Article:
Possible Trigger Warning: For anyone who has or may still be struggling with depression, anxiety, suicidal thoughts, or eating disorders, please be aware that this post will touch on these subjects. Please continue reading only if you feel ready to engage with those topics.
If you or anyone you know is struggling with suicidal thoughts or eating disorders, please contact the resources below:
The National Suicide Prevention Hotline: 1-800-273-8255
The Trevor Project: 1-866-488-7386
National Eating Disorders Helpline: 1-800-931-2237
Additionally, don’t hesitate to seek out help from a trained professional. There is so much strength in seeking help.
Recently, Netflix has come out with 13 Reasons Why, a mini series based on a book written by Jay Asher, and To the Bone, a movie written and directed by Marti Noxon.
If you haven’t heard of either of these texts, let me explain the controversy surrounding them. 13 Reasons Why tells the story of a teen girl who committed suicide; before doing so, she leaves 13 tapes, each tape identifies a person who, she says, was responsible for her suicide. To the Bone tells the recovery story of a teen girl dealing with anorexia nervosa and her experience in an unconventional treatment facility.
It’s obvious why these texts are at the heart of so much controversy: they deal with sensitive and difficult subjects.
Let me start by saying that both films have problems.
- 13 Reasons Why risks glamorizing the effects of suicide, suggesting to teens that if they take this path, there will be closure and everyone will realize how awful they are/were. Nearly everyone who is on the tape regrets their actions and wishes they had been better to the main character, Hannah Baker. However, this promotes a false narrative about suicide. Not only is it unlikely that everyone will regret their actions, but it also gives an unrealistic expectation of closure for the victim. When someone commits suicide, there is no closure for that person; there is nothing.
- To the Bone demonstrates tricks that those suffering with eating disorders can use. In addition, the recovery process is, in some ways, romanticized in the film: the main character, Ellen, falls in love, her family finally forgives and accepts her, and she finds peace with herself and her family. But not every recovery story can be tied up in a pretty bow; the film ends before we really see the main character starting to recover. Even more alarming, however, is how Lily Collins, the actor who plays Ellen (or Eli), looks throughout the movie. It’s scary to see how thin and sick she looks, and it leads me to question the safety and the risk to her health this role had. Despite the fact that makeup was used for the particularly troubling scenes, it leaves one wondering about the cost of her commitment to the role.
However, there are some things, I thought, each text did well.
- 13 Reasons Why clearly demonstrates how horrific rape and the actual act of suicide are. There are two instances of rape in the mini series, and, I believe, they were effective in demonstrating just how dehumanizing, how victimizing, and how traumatic rape is for the survivor. Additionally, the act of suicide in the mini series, when Hannah cuts her wrists, is horrific to watch. I have seen other movies and TV shows in which suicide takes place, and often, they show the person drifting off to sleep, almost making it seem peaceful. In this show, the effects may be romanticized, but I can’t imagine someone arguing the act is.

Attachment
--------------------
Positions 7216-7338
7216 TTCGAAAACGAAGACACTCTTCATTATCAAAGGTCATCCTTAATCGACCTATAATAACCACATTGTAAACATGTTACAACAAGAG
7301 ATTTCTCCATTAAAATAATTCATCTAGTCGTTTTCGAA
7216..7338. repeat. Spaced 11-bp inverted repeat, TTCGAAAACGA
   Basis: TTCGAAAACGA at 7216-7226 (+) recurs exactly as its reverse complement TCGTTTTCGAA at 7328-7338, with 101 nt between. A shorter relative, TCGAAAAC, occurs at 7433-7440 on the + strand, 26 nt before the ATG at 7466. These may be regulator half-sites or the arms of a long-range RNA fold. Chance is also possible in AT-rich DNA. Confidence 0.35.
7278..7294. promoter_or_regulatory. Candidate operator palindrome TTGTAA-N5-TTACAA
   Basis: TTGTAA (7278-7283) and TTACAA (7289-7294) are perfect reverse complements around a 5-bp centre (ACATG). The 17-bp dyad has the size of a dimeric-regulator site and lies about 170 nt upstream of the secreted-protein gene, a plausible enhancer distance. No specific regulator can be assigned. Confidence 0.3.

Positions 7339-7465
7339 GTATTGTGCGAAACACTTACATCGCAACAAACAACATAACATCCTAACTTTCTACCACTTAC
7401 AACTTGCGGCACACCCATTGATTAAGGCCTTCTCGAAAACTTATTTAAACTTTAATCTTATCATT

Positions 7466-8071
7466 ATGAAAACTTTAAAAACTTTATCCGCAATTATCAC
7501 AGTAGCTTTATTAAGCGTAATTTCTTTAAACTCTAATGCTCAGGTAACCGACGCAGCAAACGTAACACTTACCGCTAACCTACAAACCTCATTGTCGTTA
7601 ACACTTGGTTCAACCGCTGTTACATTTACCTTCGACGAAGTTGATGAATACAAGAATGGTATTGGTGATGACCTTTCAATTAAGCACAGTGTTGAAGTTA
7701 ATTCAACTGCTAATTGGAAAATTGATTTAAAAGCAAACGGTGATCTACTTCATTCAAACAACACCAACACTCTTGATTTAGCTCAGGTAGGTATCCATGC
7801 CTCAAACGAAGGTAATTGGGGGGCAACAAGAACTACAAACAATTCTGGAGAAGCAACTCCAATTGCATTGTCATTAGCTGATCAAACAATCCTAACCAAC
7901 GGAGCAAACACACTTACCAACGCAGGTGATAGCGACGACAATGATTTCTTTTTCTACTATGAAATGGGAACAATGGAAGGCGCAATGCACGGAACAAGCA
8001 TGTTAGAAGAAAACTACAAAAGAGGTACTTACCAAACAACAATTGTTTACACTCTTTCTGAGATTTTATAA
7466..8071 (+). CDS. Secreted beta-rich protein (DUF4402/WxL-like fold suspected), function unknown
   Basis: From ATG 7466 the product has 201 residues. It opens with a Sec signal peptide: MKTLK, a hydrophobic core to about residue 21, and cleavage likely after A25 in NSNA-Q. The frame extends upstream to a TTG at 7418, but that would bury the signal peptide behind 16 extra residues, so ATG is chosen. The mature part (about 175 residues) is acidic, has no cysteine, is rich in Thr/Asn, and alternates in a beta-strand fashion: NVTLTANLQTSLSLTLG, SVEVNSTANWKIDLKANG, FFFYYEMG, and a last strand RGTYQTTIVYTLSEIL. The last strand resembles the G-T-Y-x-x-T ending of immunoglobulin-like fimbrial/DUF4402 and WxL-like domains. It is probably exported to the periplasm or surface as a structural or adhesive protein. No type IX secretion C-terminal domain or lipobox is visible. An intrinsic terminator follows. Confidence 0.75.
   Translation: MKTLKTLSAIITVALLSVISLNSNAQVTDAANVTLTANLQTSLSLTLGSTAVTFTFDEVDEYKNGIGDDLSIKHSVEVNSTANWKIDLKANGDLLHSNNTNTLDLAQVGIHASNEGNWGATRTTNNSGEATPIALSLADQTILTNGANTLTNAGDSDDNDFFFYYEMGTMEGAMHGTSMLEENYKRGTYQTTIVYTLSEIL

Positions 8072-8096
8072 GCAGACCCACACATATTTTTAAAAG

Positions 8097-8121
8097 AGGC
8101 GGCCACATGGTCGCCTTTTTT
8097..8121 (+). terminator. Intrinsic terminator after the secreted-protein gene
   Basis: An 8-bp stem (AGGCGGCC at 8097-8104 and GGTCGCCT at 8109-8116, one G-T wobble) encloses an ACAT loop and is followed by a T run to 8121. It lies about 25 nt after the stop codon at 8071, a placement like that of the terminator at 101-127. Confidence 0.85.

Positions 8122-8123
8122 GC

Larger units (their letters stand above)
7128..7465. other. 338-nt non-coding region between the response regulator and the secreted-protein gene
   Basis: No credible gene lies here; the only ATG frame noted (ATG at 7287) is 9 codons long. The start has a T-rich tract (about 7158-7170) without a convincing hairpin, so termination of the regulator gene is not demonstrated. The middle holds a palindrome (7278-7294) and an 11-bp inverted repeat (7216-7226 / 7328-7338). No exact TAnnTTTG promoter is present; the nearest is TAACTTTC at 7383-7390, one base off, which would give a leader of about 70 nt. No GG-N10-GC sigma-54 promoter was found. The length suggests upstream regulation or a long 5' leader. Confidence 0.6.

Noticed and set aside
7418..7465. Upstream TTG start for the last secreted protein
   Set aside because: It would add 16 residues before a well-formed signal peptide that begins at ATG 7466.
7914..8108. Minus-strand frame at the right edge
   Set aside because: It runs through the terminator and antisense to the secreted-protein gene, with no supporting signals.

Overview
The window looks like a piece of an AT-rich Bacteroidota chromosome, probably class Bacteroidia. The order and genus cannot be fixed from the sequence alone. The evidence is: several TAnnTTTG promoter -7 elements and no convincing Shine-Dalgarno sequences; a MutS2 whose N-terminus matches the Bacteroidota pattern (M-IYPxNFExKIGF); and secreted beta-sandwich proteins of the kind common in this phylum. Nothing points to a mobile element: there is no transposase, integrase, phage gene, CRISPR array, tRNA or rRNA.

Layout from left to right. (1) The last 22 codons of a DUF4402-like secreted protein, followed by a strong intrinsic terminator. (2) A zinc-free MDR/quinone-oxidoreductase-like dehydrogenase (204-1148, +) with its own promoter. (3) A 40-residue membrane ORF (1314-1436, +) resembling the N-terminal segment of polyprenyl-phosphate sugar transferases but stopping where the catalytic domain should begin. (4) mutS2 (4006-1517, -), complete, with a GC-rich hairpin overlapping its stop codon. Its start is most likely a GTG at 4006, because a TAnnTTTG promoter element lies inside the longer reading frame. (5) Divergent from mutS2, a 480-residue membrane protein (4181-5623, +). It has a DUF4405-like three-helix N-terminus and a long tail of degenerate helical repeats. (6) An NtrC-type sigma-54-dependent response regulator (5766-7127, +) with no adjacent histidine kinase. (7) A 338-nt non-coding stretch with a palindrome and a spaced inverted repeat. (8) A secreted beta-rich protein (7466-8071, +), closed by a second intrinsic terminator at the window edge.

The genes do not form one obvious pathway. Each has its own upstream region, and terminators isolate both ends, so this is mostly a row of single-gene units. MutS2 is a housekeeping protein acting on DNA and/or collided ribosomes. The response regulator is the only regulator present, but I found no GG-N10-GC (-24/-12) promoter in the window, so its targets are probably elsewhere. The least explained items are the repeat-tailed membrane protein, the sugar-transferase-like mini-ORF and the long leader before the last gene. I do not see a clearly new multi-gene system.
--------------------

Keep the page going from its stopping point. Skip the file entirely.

- To the Bones does a good job demonstrating the obsessive behaviors linked to the main character’s eating disorder. She has a frightening ‘skill’ for counting calories, and she compulsively checks the width of her arm. Despite my worries for the actress, the visual component, of seeing her body, the bruising, the sullen cheeks, the lanugo, clearly depict the terrible effects an eating disorder has on one’s body. If nothing else, the film may help others determine if someone they love is struggling with an eating disorder.
So why should every teacher watch these texts?
Let me be clear, I am not recommending teachers use these texts in their classroom. I think both of these could be incredibly triggering for students, so I would recommend careful consideration before doing so (that isn’t to say a teacher definitely shouldn’t teach these either).
I am, however, recommending that teachers watch them. Whether we like it or not, our students are watching these texts, and if they don’t have us or their parents to guide them and answer questions, then these texts could have dangerous effects. By watching these texts, teachers are better able to engage in important conversations with students about controversial and sensitive matters. Additionally, if teachers fully understand the content of these texts, they will be better able to know if and when students may need more than someone to engage in conversation with, when they may need serious help.
I was incredibly happy that I watched 13 Reasons Why when it came out because I had students talking about it constantly. It allowed me to partake in important conversations with them. And when I had a student say she was sad and was going to go home and watch the show, I was better able to explain why that was a problematic and dangerous thing to do (and also let others know about this).
The more informed we can be about what our students are watching, especially the texts with more mature and troubling content, the better we can ensure that we are best meeting not only the academic but the social-emotional needs of our students.